Benefits of MIS procedures can include:

Faster recovery time: Because MIS procedures cause less damage to surrounding tissues, patients may experience a quicker and less painful recovery time.
Reduced risk of complications: Since MIS procedures are less invasive, there is a lower risk of complications such as infection, bleeding, or damage to surrounding structures.
Reduced pain and scarring: Because the incisions used in MIS procedures are smaller, patients may experience less pain and scarring compared to traditional open surgeries.
Shorter hospital stay: Due to the less invasive nature of MIS procedures, patients may be able to go home sooner than with traditional open surgeries.

Overall, MIS procedures are becoming increasingly common for a wide range of spinal conditions and are often a preferred option for patients who want to minimize their recovery time and reduce the risk of complications associated with traditional open surgeries. However, it’s important to determine if MIS procedures are right for certain patients based on specific medical history and condition.

March 28th, 2023|Medical Education, Minimally Invasive Spine Surgery|Comments Off on MIS Labs|
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    Minimally Invasive Spinal Surgery Makes Sense for Patients and Their Providers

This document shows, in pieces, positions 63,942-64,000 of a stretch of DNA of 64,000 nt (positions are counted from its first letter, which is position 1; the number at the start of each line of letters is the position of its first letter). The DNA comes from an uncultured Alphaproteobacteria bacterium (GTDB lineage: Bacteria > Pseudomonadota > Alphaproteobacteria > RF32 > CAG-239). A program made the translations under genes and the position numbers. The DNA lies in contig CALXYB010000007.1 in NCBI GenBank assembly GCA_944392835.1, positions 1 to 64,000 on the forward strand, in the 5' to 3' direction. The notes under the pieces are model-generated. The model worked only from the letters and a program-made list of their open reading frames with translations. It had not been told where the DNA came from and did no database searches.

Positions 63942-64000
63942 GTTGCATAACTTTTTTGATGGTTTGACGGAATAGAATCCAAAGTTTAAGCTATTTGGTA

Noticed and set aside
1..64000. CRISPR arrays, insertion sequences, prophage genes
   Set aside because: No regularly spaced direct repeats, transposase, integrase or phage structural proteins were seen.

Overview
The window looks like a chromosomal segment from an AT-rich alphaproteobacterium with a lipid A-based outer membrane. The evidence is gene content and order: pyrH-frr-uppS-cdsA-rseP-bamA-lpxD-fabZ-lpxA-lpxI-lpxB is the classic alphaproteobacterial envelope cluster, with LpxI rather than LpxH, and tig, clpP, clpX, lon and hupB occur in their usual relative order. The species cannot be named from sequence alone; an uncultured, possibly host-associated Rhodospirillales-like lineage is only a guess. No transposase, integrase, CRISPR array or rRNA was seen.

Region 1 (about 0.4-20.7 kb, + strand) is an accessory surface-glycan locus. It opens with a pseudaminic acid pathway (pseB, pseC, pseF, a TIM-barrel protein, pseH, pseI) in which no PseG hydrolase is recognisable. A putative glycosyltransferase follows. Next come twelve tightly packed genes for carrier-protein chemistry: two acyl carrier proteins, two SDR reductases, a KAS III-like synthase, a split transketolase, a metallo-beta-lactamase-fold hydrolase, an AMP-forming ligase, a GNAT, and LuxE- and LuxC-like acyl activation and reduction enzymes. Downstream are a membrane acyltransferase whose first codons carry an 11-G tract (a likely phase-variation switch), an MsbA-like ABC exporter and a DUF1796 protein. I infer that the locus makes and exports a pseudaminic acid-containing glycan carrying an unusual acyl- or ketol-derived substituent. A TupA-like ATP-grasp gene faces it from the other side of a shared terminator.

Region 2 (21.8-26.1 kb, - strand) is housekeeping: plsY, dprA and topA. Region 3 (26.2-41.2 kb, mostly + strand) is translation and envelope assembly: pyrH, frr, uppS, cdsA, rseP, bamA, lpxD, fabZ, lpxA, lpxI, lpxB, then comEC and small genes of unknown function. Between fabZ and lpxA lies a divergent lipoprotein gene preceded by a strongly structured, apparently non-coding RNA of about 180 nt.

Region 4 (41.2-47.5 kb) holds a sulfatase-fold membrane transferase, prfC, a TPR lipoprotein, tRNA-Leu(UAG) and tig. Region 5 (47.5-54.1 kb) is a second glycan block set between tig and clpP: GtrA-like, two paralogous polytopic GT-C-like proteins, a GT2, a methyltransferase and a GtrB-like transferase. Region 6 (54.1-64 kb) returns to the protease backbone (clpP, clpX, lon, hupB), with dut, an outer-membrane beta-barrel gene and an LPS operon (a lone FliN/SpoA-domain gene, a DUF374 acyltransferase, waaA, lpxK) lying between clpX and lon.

Minimally Invasive Spinal Surgery Makes Sense for Patients and Their Providers

Spine surgery has always been a relatively complex matter. It wasn’t long ago that patients needing a back or neck procedure had their surgery using an “open” technique. Over time, a myriad of procedures were refined thanks to advances in surgical instrumentation and techniques. Surgeons also now have a better understanding of anatomical structure as a result of advancing diagnostic imaging, cadaver training, and other tools. This understanding has elevated patient outcomes, particularly for spinal surgeries.

There is no question that minimally invasive spine surgery is advantageous for patients. The recovery period after surgery is typically shorter and more comfortable. With shorter incisions than open surgery, minimally invasive spine procedures have a lower risk of infection and blood loss. Today’s spine surgeon tends to be extraordinarily motivated to master minimally invasive surgical techniques and demonstrate proficiency that translates into successful outcomes. This is yet another testament to the validity of cadaver training. 

Minimally invasive spine surgery is not new. This area of medicine has been in an ongoing process of refinement for over half a century. The last few decades alone have brought significant advancements. With beginnings that included a small group of surgeons learning microsurgical techniques, minimally invasive procedural models have expanded exponentially throughout all of medicine, with one surgeon honing skills and passing them on to colleagues through formal training events.